U.S. businesses can use a number of strategies to soften the impact of tariffs on their operations.
Accounting Operations Management
Process improvements in three key areas can improve workflow and provide finance with more time for analysis and advisory duties.
This process is a time of stress and long hours for employees, despite technological improvements. Here are some best practices to smooth the process.
It’s important to stay up to date with a document that can enable effectiveness and efficiency.
After two years of decline, the percentage of company financial staff devoted to general accounting leveled off in 2017.
Finance departments are under pressure to close the books faster, but efficiency is a stumbling block, two recent surveys show.
Transfer pricing can be a battleground for competing interests within a company. When those interests aren’t balanced, the company could lose out.
Best practices can help multinationals improve intercompany accounting, such as transfer pricing, cash management, and settlement, while preventing costly problems.
These tips can help reduce risk and the amount spent on accounts payable functions.
All organizations issue payments for expenditures, whether inventory purchases, repairs and maintenance expenses, utilities, or contract services. How well do you know the warning signs and preventive strategies for check and electronic payment tampering? Test your knowledge in this month’s interactive quiz.
Account reconciliation may be a familiar task for many CPAs and CGMAs working in business and industry, but there is always room for improvement.
The finance function is rarely expected to be the originator of a breakthrough product or technology. But it has an important role in ensuring that great ideas are spotted, encouraged, financed, and delivered efficiently to the market. “A finance function needs to be able to understand the business well enough
Tom Steiner would like to get CFOs to stop thinking so logically all the time. He contends that the world is emotional, not logical, and that “linear, logical people that concern themselves with numbers” are too focused on tasks instead of the people performing those tasks. Steiner, nicknamed “Dr. Tom”
Deciding what to include in the management discussion and analysis (MD&A) section of a financial report isn’t always easy. During a session at the AICPA Conference on Current SEC and PCAOB Developments, Katherine Gill-Charest, CPA, the chief accounting officer at Viacom, and Brian Lane, a corporate securities lawyer at Gibson,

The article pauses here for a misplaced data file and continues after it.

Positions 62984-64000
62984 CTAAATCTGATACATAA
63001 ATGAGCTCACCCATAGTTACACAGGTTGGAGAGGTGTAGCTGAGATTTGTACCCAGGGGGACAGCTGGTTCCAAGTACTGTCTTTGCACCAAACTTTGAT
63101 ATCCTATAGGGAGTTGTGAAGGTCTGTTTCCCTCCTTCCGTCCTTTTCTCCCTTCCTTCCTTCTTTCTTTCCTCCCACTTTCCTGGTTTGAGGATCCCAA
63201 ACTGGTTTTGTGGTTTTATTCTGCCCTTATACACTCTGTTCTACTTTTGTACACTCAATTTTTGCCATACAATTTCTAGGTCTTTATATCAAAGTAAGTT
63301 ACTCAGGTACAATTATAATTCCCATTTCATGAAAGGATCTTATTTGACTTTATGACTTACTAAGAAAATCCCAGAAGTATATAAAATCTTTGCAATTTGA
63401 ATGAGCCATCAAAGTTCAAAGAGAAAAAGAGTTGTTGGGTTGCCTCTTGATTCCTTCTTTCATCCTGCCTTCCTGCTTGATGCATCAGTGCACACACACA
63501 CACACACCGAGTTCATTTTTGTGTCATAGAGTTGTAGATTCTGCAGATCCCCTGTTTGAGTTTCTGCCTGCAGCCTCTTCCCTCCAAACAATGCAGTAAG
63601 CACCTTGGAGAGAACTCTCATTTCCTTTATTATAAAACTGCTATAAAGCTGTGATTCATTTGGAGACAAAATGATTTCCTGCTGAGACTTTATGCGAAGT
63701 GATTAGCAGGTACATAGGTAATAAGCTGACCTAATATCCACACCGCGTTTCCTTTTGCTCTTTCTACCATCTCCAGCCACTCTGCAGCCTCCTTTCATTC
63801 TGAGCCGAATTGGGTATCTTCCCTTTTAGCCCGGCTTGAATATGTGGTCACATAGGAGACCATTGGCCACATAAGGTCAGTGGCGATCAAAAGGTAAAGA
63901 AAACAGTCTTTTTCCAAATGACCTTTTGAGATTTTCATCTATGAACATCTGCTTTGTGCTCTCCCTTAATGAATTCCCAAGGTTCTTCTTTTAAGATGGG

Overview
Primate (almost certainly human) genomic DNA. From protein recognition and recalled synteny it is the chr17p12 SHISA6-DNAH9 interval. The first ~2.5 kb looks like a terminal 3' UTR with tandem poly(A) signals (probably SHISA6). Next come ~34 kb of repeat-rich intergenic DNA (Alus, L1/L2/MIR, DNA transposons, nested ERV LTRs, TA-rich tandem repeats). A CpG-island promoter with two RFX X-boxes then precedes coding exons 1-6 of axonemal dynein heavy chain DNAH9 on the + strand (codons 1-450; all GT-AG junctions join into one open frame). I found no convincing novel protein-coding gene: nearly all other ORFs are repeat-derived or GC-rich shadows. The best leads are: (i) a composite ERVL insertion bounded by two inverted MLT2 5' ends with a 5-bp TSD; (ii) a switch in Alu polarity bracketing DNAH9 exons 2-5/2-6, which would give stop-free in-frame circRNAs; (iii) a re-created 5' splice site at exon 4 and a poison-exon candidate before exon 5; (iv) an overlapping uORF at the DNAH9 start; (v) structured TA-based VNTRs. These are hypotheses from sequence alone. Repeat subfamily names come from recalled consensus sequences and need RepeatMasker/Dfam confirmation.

Economic optimism, which started the year on an upswing, has fallen to a 12-month low, according to the latest AICPA Business & Industry U.S. Economic Outlook Survey, which was released Thursday. A big reason for the gloomier mood: Washington. “The overwhelming majority of comments this quarter focused on the fiscal
Employees at publicly traded companies have an advantage when it comes to understanding the financial health of their companies. After all, public companies are just that: public. And they release detailed financial results each quarter for the world to see. Employees at private companies, however, aren’t as plugged in. Indeed,
Lower hiring expectations and a steep drop in optimism about the U.S. economy summed up the uncertain mood of CPA financial executives who took part in the AICPA’s Business and Industry Economic Outlook Survey for the second quarter of 2012. Optimism about the U.S. economy dropped significantly after rising for
Three CFOs from three very different industries offer insight into the fickle global marketplace—and how their roles are changing because of it.
Author, venture partner, and consultant Geoffrey Moore made a pitch for a technological revolution Friday afternoon in the closing speech at the AICPA’s spring Council meeting. Consumer-facing business processes in professional services need to be re-engineered to accommodate the digital needs of clients and employees who already are using consumer
Prolonged economic sluggishness—which has limited organic growth and stymied mergers and acquisitions the world over—has given many companies something they didn’t have when things were busier: time, and reason, to think differently about new ways to build value. One place they’re increasingly applying the magnifying glass: their own ranks. More